Eric C.wrote a review of Pinarello Dogma F10 Road Frameset - 2018 on April 10, 2018
Familiarity: I've put it through the wringer
Well, it looks like this is the first non-employee review.... and I can say without hesitation, unequivocally, this is the best bike I have ever ridden. Purchased this bike in December 2017 after my Dogma K8-S got smoked in a crash on a club ride. In the 3.5-4 months of ownership I've ridden just under 4k miles and I've dropped 9 hundos on it.
Too be candid, I'm not wealthy so spending this much money on a bike is a bit of a stretch purchase. And for me, when the price goes up, the expectations go up. The Dogma F10 has exceeded my lofty expectations.
It may sound superficial, but I care what my bike looks like. This bike is *gorgeous!* The design language is sexy, the lines flow, and the one I got is red magma. This supermodel looks like it is dripping red lipstick everywhere. If you get one of these, be prepared to talk about it, you're going to get a lot of questions. This is also an antidote for bike envy, if you've ever had it. You aren't going to experience that on the F10... I mean, I am aware of the concept of bike envy, but I don't have any personal experience with that since I ride Pinarello.
So the 10k question is how does it ride? In a word: friggin amazing. This bike is perfectly dialed-in and intuitive. Your thoughts had best be pure, because as soon as you start thinking it, the bike is going to be doing it. Turn-in is sharp without being twitchy and the rear end is predictable, stable, and responds well to trail braking. Power transfer is instant. But what really surprises me, especially coming from the Dogma K8-S, is how comfortable this bike is. I was expecting an ultra-stiff and possibly painful ride and that is not the case at all. I get off the bike after 100-115 miles and it is not an issue. The K8-S does a little better on mitigating the washboard, chatter type stuff, as you would expect -it does have a shock, afterall, but the gap on comfort is a lot closer than I would have thought. I have a bad back which led to the K8-S, so this may sound ridiculous when considering a superbike, but all day rideability was a concern, but not anymore.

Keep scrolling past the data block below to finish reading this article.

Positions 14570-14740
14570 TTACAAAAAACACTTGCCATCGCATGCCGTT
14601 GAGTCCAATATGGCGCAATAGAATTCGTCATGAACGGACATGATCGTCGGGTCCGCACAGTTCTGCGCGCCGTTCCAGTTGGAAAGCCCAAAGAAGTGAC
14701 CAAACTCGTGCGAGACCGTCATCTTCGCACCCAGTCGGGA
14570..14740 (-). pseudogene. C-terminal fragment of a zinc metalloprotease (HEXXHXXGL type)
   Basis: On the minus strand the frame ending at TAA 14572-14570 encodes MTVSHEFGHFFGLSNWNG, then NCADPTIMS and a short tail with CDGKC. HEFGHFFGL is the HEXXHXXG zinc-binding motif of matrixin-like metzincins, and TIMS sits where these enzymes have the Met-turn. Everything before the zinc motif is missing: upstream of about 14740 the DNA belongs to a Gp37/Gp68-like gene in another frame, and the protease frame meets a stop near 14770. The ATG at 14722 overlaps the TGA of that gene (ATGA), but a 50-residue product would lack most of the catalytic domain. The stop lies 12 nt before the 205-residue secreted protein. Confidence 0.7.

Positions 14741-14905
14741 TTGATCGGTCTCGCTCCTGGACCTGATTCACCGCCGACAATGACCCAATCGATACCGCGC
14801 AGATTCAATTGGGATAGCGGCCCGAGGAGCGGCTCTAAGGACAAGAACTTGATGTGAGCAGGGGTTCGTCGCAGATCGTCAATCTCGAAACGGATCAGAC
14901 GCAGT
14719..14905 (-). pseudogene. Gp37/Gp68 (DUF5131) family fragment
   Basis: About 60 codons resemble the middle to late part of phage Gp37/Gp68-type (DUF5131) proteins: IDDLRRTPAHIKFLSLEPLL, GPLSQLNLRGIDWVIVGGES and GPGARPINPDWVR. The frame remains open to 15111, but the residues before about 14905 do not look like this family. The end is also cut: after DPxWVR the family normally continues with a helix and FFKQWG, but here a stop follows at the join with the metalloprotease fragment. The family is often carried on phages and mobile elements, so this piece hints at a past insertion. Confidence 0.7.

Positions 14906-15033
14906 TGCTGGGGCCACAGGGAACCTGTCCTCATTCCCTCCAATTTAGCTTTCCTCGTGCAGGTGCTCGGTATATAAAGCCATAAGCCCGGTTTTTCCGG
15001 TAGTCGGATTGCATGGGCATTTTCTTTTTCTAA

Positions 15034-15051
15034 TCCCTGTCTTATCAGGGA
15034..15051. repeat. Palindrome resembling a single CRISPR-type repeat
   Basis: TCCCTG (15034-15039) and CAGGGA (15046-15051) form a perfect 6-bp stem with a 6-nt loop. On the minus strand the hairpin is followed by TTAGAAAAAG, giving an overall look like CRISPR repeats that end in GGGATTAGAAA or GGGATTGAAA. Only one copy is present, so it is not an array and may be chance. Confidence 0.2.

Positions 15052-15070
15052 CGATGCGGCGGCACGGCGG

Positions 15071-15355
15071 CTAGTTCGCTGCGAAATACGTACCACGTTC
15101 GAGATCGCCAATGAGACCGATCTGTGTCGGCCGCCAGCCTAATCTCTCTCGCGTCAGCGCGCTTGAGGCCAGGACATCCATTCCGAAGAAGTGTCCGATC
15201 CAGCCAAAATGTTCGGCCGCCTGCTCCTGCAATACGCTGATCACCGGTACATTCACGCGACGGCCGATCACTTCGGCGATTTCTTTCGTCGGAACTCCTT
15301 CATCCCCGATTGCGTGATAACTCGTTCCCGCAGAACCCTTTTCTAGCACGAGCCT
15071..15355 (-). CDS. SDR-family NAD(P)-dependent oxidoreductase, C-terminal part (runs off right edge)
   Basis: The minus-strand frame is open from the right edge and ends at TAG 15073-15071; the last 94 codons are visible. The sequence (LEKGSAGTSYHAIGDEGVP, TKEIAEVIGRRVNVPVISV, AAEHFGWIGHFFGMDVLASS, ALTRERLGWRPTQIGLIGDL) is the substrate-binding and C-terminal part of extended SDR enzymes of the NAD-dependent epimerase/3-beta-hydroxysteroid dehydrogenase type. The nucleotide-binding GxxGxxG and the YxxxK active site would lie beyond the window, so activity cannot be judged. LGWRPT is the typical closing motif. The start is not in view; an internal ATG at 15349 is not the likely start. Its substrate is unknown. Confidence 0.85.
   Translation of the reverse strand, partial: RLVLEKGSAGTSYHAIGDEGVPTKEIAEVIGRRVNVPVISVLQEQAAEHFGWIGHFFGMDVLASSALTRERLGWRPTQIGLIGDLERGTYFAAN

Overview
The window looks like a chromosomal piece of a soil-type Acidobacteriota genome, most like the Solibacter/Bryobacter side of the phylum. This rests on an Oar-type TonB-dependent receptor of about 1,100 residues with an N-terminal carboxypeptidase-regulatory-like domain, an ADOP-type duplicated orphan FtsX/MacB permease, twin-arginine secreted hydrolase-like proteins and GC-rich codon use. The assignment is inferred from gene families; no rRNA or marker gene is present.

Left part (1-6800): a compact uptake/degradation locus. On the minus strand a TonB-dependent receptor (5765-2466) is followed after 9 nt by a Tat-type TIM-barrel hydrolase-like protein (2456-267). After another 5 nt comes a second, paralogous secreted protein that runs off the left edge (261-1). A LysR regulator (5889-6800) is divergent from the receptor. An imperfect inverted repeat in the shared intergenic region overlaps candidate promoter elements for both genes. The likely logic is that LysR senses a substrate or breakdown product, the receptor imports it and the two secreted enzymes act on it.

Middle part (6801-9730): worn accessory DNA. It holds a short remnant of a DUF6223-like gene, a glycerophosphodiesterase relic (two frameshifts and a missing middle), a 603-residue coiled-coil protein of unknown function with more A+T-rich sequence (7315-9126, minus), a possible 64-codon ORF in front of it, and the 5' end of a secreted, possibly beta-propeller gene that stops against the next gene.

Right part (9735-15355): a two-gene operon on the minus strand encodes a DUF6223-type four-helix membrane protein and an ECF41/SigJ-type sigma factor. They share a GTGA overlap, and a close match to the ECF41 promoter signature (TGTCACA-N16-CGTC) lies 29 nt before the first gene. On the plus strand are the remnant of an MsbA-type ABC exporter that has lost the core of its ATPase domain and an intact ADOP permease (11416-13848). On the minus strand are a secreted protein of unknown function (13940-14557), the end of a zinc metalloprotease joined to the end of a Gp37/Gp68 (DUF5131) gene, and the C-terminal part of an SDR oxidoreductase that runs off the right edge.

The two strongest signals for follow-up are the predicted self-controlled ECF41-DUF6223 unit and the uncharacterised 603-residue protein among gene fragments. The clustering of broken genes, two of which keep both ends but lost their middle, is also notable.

I assembled the bike myself and I do my own maintenance as well. This may seem trivial, but I refuse to buy a bike with a pressfit BB. Thankfully, the Dogmas still have/use threaded BBs. And while the cables are routed internally through the frame, the cables are exposed at the bar/stem and brakes/derailleurs which makes the bike really easy to assemble and maintain, unlike a lot of other superbikes.
Overall, I'm very pleased with the bike. Every time I see my bike, I smile. Zero regrets. Oh, I live in Florida so aero is much more important than weight. Weight was not really a concern when I selected this bike or the parts on it (I went with mechanical DA 9100). But I know you roadies are going to ask, how much does it weigh. I'm small, so my bike is a 46.5cm. With Reynolds RZR92s as shown, the bike is in the 13 pound range. Aero and light. And red and Italian.
And wicked fast. I said fast, right? Did I mention that his bike is fast? Like when I'm in a group of cyclists coming off a steep bridge or hill, I'm coasting away from people who are pedaling like mad. Its true.
In closing, thank you to the Competitive Cycling staff, and especially my gear guru/account manager Greg Celentano. He patiently answered all my questions, helped with the build sheet, and helped me stay on target with the budget. I could not be happier with the bike or the overall experience.